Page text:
sion to our payoff matrix, in the form of dis- can see; perhaps he keeps it in a sealed enve-

count rates, we must suppose that the game is lope that is surrendered to the referee when the

terminated soon enough so that nothing like the bell rings; perhaps he keeps it punched into a

interest rate enters the picture. We do not want private keyboard that records his current offer

to have to consider the time a t which agreement in the referee's room. When the bell rings the

is reached, in addition to the agreement itself. blackboard is photographed, or the envelope

This is not only a matter of convenience; the surrendered, or the keyboard locked, so that the

game ceases to be moveless except in very spe- referee need only inspect the two "current" of-

cial cases, unless we make this stipulation. For fers as they exist a t midnight to see whether

if the players' time preferences take any shape they are compatible. If they are compatible,

except that of a continuously uniform discount the gains are divided in accordance with the

rate, the game itself changes with the passage "agreement"; if the two players have jointly

of time, and a player can, in effect, change the claimed more than is available, "disagreement"

game itself by failing to reach agreement. The exists and the players get nothing. (Defer, for

notion of a continuously uniform discount rate a moment, ruling on what happens if the two

is probably far too special to treat as a neces- players together have claimed less than the total

sary condition, and anyway has not been made available -whether they get as much as they

an explicit postulate in the models under exami- have claimed or get nothing for lack of proper

nation; so we must assume that the game is agreement. And, in what follows, it will not

somehow gotten over with. matter whether an exhaustive agreement reached

Perhaps the simplest way to terminate the before midnight -i.e., compatibility of the cur-

game is to have a bell ring at a time specified in rent offers occurring before midnight -termi-

advance. There are other ways, such as having nates the game.)

the referee roll dice every few minutes, calling There are other ways of defining "agreement"

off the game whenever he rolls boxcars. (We in terms of the operations by which it is reached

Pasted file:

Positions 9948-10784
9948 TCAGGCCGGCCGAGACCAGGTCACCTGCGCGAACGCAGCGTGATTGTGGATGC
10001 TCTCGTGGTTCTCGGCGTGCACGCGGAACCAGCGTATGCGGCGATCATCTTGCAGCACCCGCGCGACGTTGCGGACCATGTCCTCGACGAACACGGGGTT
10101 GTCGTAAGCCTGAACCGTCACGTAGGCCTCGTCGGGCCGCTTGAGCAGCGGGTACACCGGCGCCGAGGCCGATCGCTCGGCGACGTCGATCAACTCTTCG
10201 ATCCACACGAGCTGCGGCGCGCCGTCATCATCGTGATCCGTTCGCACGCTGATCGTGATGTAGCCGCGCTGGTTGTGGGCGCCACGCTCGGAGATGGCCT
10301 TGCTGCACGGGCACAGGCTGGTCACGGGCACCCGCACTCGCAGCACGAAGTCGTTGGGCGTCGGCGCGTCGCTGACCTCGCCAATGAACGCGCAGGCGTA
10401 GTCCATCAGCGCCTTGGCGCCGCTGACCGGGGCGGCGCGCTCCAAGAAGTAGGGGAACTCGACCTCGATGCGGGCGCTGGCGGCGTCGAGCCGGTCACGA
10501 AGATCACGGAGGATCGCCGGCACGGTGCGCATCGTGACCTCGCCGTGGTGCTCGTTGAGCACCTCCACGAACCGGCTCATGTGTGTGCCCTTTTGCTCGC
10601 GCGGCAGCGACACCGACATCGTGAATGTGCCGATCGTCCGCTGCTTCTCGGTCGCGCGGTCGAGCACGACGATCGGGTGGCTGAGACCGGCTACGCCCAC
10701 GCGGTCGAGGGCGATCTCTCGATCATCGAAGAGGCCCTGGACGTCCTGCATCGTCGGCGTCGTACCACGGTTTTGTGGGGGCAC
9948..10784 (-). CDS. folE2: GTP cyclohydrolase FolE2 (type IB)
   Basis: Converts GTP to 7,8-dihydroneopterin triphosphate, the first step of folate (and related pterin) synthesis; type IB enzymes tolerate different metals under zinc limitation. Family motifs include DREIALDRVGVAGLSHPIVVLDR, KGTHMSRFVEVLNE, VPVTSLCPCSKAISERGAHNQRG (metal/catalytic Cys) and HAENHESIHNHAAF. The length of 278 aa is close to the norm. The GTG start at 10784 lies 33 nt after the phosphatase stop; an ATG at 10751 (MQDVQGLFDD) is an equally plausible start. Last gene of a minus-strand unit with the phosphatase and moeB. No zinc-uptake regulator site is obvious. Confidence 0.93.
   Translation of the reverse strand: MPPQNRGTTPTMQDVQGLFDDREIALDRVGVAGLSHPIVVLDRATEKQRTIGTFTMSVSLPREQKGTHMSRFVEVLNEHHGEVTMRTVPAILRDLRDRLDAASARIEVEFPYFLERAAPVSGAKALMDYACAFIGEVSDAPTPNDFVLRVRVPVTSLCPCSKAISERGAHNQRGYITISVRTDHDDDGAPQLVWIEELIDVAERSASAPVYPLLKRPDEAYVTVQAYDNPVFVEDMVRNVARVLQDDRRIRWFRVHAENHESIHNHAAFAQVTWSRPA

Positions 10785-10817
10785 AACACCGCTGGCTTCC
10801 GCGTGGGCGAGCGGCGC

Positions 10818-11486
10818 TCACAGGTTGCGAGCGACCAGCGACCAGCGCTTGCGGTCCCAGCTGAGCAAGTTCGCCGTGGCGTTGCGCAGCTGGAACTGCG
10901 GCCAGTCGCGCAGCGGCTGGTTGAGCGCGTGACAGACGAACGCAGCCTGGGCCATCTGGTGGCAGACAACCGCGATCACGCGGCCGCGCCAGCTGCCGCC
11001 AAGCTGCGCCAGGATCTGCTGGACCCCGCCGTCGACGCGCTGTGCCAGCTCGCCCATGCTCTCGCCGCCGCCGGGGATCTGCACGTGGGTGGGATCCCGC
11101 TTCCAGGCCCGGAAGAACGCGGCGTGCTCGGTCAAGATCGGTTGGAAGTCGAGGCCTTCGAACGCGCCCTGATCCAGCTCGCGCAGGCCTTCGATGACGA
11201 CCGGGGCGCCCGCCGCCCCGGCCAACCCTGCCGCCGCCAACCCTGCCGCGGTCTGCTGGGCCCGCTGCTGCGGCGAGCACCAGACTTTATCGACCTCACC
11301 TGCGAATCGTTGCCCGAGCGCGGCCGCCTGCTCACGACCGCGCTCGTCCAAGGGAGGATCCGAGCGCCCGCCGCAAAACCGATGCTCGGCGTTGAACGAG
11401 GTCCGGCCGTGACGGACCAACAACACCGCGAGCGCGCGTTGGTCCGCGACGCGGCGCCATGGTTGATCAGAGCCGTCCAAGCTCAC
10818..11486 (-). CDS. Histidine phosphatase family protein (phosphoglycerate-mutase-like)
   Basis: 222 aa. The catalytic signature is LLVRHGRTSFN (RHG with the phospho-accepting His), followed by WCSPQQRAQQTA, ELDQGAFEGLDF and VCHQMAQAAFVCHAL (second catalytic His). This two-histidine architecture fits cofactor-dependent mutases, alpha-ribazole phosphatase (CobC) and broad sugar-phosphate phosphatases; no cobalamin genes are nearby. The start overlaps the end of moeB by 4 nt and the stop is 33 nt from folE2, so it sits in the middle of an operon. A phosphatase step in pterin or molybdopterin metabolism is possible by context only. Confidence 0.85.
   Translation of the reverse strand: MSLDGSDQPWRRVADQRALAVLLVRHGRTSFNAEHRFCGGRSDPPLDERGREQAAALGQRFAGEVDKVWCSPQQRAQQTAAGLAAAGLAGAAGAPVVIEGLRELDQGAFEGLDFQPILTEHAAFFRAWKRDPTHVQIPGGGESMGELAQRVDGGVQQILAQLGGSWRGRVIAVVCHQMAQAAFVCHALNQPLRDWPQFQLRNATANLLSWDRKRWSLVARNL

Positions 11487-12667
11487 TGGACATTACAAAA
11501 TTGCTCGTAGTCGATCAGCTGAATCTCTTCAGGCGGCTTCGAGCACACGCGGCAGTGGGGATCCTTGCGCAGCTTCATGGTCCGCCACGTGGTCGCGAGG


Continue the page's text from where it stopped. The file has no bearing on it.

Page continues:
could have the game terminate after a specified or recorded; but if we adhere to the notion of a

number of offers have been refused, but this perfectly symmetrical move structure they will

would change the character of the game by generally, I think, have the property that I am

making certain kinds of communication "real trying to single out for attention. That property

moves" that leave the game different from what is this. There must be some minimum length of

it was before, and perforce lead us into such time that it takes a player to make, or to change,

tactics as the exhaustion of offers.) his current offer. (For simplicity again, let us

For simplicity, suppose that the game will be suppose that the same operation either makes

terminated a t a specified time, known in ad- an offer or changes it, so that we may always

vance to the players, and for convenience let us assume that a '(current offer" exists.) There

call that final moment "midnight." If agree- must then be some critical moment in time, a

ment exists when the midnight bell rings, the finite period before the midnight bell rings, that

players divide the gains in the way they have is the last moment a t which a player can begin

agreed; if no agreement exists, the players re- the operations that record his final offer. That

ceive nothing. is, there is some last moment before the bell

Next, what do we mean by "agreement"? rings, beyond which it is too late to change one's

For simplicity, suppose that each player keeps existing offer. Under the rules of the game and

(or may keep) his current "official" offer re- the rationality postulate both players know this.

And by the rule of symmetry this moment must

8The model discussed here is quite abstract, artificial, and

unrealistic; but it does have the advantage of helping to test be the same for both players.

whether even in an artificially abstract model it is fruitful to From this follows the significant feature. The